Chinese new year was not a good time for many 120 years ago, 1899.



They are in Bonds and in Prison on the Greatest Festival of the Celestial Calendar.

The Chinese at Quarantine have other griefs than that of being refused a landing and their grief extends to and is shown by their friends and countrymen throughout the Islands. Continue reading

Chinese New Year celebrated in Hilo, 1883.

Island Notes.


Genial showers are falling, the cane is growing, the mills grinding, and everything promises prosperity.

Yesterday the Chinese New Year, or Konohi, passed off in grand celestial style. Bales of firecrackers, Chinese bombs and Roman candles were exploded, and any amount of chickens, rice and sweetmeats were consumed. The layout was grand in every Chinese establishment. The blooming jonquils, fragrant lilies and other flowers formed the background to their loaded tables. All were welcome and hospitality was dealt out indiscriminately with a free hand. Continue reading

Konohi celebrated 120 years ago, 1897.

Konohi Celebration.

This past 2nd, that being Hoaka by the reckoning of Ka Makaainana of the year, and it is the second day of the new year of the Chinese; Walter Akana held a new year party on his father’s side at his home on Maunakea Street. There were many friends who in  attendance to celebrate with him, from those on his father’s side to those on his mother’s side. After a rest, there was a Hawaiian hula olapa program; there was much enjoyment, held peacefully until the late of the night.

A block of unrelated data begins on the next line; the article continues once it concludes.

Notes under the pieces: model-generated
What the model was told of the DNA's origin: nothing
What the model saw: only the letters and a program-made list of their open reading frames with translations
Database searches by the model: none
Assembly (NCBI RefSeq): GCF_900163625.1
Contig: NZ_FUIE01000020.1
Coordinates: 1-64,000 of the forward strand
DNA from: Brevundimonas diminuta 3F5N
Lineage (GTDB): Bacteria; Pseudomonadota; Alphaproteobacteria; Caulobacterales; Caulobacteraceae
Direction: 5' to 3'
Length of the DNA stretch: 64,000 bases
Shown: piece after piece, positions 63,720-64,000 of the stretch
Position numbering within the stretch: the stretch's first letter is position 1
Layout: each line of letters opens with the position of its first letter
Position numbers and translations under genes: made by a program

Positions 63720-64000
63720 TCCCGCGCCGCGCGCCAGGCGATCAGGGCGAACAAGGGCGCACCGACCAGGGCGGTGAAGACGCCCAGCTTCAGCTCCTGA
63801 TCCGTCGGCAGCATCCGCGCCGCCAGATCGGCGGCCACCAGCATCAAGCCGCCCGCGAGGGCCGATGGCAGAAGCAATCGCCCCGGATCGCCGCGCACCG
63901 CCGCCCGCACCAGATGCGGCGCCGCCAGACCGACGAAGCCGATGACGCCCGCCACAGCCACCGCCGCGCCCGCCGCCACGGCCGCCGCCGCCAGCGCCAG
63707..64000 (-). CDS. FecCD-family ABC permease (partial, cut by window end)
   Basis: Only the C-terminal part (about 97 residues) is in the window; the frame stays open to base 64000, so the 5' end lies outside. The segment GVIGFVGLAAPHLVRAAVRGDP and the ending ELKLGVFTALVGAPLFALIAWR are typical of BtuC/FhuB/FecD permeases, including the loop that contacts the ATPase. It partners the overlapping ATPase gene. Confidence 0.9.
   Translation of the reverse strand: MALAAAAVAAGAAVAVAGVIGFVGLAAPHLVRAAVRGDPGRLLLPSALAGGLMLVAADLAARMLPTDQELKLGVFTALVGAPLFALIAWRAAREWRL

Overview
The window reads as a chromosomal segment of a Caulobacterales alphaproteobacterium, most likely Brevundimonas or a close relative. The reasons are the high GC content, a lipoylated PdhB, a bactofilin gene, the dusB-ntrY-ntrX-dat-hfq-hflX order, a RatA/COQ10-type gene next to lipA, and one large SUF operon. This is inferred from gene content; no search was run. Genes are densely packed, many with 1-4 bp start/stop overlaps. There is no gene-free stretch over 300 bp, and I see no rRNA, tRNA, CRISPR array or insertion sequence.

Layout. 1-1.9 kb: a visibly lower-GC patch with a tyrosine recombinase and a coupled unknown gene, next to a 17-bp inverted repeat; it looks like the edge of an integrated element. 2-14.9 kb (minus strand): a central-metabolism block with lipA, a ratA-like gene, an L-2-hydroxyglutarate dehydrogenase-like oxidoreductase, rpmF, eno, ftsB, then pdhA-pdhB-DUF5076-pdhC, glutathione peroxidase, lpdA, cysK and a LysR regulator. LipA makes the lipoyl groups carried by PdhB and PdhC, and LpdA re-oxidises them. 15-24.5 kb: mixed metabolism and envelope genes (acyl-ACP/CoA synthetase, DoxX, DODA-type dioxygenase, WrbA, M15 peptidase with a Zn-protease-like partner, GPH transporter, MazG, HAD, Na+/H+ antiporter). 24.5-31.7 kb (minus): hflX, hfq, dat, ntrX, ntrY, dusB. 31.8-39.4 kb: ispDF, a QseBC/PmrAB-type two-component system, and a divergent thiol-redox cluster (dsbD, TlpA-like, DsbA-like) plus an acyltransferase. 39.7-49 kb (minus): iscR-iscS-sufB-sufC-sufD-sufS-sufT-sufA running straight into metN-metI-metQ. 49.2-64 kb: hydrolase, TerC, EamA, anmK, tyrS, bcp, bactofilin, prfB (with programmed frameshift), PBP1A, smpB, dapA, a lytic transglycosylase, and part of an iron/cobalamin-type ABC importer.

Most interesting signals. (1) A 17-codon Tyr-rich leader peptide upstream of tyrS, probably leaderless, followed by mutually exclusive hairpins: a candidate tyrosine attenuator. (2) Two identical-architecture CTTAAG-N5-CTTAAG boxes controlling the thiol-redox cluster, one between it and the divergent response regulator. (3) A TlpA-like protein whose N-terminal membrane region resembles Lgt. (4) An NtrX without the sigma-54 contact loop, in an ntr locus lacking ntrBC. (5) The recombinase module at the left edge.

(Makaainana, 2/8/1897, p. 5)


Ka Makaainana, Buke VII—-Ano Hou, Helu 6, Aoao 5. Feberuari 8, 1897.

Chinese New Year beer ad, 1907.

To troubles that are past!
‘Tis well they didn’t last;
Our Chinese cooks had fun,
But we, alas! had none—
Cold joints are good enough,
But oh! we like “hot stuff,”
No skittles and no beer,
For us, Chinese New Year.

“Life is not all beer and skittles”—
But it will be if we drink


It’s all right Sir

C. A. Nelson, Agt.  Phone Main 1331

(Evening Bulletin, 2/18/1907, p. 5)


Evening Bulletin, Volume IX, Number 3619, Page 5. February 18, 1907.

Chinese New Year, 1905.



“Kung he fat choy!”

It always rains on Chinese New Year. Which is a mercy. Because, if it did not, all kinds of things that result from playing with fire would be likely to happen. They began happening at midnight last night, with a great and long-continued noise. At the first the whistles blew at the hour of twelve sharp. That was the signal. Then a fiery pandemonium broke forth, and raged up and down all through the Asiatic quarter of the town, from Nuuanu to  River street…

(Hawaiian Gazette, 2/3/1905, p. 1)


Hawaiian Gazette, Volume XL, Number 10, Page 1. February 3, 1905.

…and beyond, and on all the cross streets where the sons of the Central Flowery Kingdom, who make their homes in Honolulu, have their abiding place. Continue reading

Konohi! 1868.

New Year’s Day of the Chinese.—This coming Saturday [1/25/1868], we were told, is the Happy New Year Day of the people of China [ka aina pua]. Their new year day is a day that is considered a very important day to arrive, perhaps just as how the new year day of other people are thought greatly of. But their celebration is probably much bigger than that of the other ethnicities. Their celebration of their new year often begins by setting off fire crackers at midnight, and you are welcomed by them with them saying not our “Hape Nuia,” but with “Kono-hi! Konohi!” And then you say “Kuninihi.” [?? I iho no hoi “Kuninihi.”]

(Au Okoa, 1/23/1868, p. 2)


Ke Au Okoa, Buke III, Helu 40, Aoao 2. Ianuari 23, 1868.